Some people laughed when Mack Brown was announced as North Carolina’s head coach last offseason. Having made a name for himself in the ESPN/ABC studio and broadcast booth, it seemed as though he was one of those coaches who had settled into the coaching version of retirement.
No one’s laughing now.
Brown made an instant impact last year, beating South Carolina in Charlotte in their season opener. While it was considered an upset at that time, UNC finished with the better record when all was said and done. The following week, we all know what happened. Freshman QB Sam Howell led UNC to an early first half lead, and later converted a 4th and 17 late in the game on the way to the winning points in a 28-25 win. It was one of the more disgusting games of the Miami season in a slate chock full of them.
UNC would prove to be an enigmatic team for much of the rest of the season. They dropped a stinker at home to App State 34-31 the week before taking #1 Clemson down to a potentially game-winning 2-point conversion in a 21-20 loss. They dropped two overtime games on the road to Virginia Tech and Pitt, along with a close loss at Wake Forest. In short, this is a team that was a play or two away from 9 or 10 wins. Instead, they went 7-6, waxing Temple 55-13 in the Military Bowl. With a young and talented QB in Howell and a strong 2021 recruiting class in the making, the Tar Heels are trending sharply up as we enter the 2020 season.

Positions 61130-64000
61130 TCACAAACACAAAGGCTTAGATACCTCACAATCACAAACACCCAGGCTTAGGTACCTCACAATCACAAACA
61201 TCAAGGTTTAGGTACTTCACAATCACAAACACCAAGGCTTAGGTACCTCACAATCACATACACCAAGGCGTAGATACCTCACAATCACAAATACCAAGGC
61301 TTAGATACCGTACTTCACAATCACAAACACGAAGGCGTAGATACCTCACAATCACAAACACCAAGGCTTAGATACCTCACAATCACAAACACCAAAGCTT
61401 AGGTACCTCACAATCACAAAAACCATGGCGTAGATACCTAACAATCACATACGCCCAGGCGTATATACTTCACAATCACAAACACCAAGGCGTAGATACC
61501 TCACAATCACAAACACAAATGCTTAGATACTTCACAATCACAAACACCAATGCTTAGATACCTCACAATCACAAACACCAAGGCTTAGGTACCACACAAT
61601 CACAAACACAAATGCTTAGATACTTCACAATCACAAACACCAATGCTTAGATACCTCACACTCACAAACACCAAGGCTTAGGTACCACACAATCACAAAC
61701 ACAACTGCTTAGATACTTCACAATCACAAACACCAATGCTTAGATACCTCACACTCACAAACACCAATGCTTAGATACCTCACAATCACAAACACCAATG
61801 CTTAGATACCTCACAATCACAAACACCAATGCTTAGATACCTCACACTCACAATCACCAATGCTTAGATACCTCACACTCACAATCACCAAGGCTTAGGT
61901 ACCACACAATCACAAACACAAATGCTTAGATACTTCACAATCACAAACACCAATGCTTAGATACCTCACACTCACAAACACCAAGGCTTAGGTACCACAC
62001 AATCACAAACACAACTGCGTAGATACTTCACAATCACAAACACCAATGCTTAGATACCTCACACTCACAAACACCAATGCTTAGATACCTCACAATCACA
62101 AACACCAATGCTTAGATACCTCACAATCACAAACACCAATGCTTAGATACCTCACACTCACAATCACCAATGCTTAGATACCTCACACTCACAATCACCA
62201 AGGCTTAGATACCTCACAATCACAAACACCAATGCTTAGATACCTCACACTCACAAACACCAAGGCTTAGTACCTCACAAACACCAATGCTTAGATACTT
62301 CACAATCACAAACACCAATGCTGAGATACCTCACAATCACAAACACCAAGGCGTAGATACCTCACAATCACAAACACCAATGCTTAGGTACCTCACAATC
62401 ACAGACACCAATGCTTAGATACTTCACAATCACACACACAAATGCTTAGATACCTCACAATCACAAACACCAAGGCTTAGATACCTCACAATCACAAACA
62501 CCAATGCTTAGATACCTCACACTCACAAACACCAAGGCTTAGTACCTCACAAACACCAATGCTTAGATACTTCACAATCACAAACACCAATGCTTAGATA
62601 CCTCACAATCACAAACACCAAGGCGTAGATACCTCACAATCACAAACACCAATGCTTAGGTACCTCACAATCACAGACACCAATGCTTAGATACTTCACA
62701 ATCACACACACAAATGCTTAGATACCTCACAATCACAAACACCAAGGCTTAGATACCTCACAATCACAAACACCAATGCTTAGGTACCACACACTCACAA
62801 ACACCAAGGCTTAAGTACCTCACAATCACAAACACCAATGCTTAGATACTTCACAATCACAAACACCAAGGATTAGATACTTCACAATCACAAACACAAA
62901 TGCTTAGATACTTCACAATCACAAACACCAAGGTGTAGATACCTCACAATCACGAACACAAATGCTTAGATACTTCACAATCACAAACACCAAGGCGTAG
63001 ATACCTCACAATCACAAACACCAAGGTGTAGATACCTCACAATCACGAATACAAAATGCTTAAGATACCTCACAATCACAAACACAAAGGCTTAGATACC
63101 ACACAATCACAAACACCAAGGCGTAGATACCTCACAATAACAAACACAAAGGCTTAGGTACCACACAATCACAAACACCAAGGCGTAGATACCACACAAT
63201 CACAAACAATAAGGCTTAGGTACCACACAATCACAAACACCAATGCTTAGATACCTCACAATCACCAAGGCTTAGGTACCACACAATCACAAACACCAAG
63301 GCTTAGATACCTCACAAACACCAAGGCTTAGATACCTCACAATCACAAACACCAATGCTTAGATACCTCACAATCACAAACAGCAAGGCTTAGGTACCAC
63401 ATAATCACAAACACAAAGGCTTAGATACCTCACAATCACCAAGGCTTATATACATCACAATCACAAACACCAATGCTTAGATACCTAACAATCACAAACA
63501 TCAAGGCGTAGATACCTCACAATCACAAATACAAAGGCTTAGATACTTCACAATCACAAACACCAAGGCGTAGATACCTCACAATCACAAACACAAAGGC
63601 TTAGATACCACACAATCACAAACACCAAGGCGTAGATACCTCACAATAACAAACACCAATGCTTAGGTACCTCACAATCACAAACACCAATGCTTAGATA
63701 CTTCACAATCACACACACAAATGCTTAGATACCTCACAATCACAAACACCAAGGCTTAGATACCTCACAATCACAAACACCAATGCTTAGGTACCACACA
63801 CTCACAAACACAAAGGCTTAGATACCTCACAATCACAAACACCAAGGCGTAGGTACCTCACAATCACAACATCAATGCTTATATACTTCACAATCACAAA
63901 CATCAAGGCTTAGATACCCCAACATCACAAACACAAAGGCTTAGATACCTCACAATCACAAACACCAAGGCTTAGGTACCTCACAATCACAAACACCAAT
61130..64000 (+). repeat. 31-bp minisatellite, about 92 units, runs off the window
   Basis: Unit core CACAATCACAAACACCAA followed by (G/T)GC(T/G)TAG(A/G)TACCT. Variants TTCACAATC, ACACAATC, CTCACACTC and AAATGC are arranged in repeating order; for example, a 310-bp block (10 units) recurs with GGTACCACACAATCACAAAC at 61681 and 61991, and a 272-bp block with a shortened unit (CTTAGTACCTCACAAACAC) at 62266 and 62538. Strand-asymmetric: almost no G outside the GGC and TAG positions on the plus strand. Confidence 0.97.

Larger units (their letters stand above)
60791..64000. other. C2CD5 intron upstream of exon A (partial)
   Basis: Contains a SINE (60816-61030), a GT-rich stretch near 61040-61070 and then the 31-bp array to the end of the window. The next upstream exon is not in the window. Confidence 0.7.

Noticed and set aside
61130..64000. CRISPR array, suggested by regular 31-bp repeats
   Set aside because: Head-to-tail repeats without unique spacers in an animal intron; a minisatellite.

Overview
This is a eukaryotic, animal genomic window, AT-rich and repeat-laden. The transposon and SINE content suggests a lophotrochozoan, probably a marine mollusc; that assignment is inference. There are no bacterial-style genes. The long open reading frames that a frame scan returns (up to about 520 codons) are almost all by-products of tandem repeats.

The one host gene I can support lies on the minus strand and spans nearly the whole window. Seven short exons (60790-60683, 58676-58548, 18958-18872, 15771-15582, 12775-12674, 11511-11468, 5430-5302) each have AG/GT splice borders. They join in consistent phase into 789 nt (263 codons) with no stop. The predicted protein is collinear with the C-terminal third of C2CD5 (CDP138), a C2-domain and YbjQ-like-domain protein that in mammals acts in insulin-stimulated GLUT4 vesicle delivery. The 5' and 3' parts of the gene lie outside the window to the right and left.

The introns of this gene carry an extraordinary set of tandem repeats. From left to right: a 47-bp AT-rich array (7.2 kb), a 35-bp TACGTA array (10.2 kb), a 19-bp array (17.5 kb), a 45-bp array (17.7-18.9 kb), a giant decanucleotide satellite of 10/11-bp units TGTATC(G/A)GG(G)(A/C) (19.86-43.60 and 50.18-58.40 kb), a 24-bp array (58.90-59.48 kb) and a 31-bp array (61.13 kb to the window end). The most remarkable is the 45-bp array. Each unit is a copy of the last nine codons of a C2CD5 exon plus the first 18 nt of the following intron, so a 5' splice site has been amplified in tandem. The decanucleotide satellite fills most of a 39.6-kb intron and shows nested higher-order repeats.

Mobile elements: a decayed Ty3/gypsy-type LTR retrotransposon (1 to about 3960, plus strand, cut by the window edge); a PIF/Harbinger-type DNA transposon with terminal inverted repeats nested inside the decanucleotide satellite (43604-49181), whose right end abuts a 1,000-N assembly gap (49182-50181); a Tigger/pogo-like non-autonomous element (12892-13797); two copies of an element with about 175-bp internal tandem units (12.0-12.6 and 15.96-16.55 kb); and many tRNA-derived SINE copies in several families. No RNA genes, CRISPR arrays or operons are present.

UNC leads the all-time series 12-11. No team has won more than 3 straight games in this series, with UNC winning the first three in 1946, 1952, and 1957 and Miami winning the next three in 1959, 1960, and 1961. Since Miami started ACC play in 2004, they are 8-8 against the Tar Heels.
Along the same vein as the previous game against Florida (fumbled punt, missed field goal, etc.), self-inflicted wounds and a lack of focus helped turn a game that should have been won into a second straight gut-wrenching loss. A long bomb for a touchdown, a missed block that led to a sack, and a host of missed tackles on a short touchdown run led to a 17-3 UNC lead in the first half. The Canes answered right before the half with a touchdown drive led by the physical running of Cam Harris.
Down 20-13, a long pass to Mike Harley, Jr. helped set up a touchdown run by Harris. But then Bubba Baxa’s extra point was blocked by a defender who got almost a clean run through the middle, so Miami still trailed 20-19. That failed extra point proved ruinous.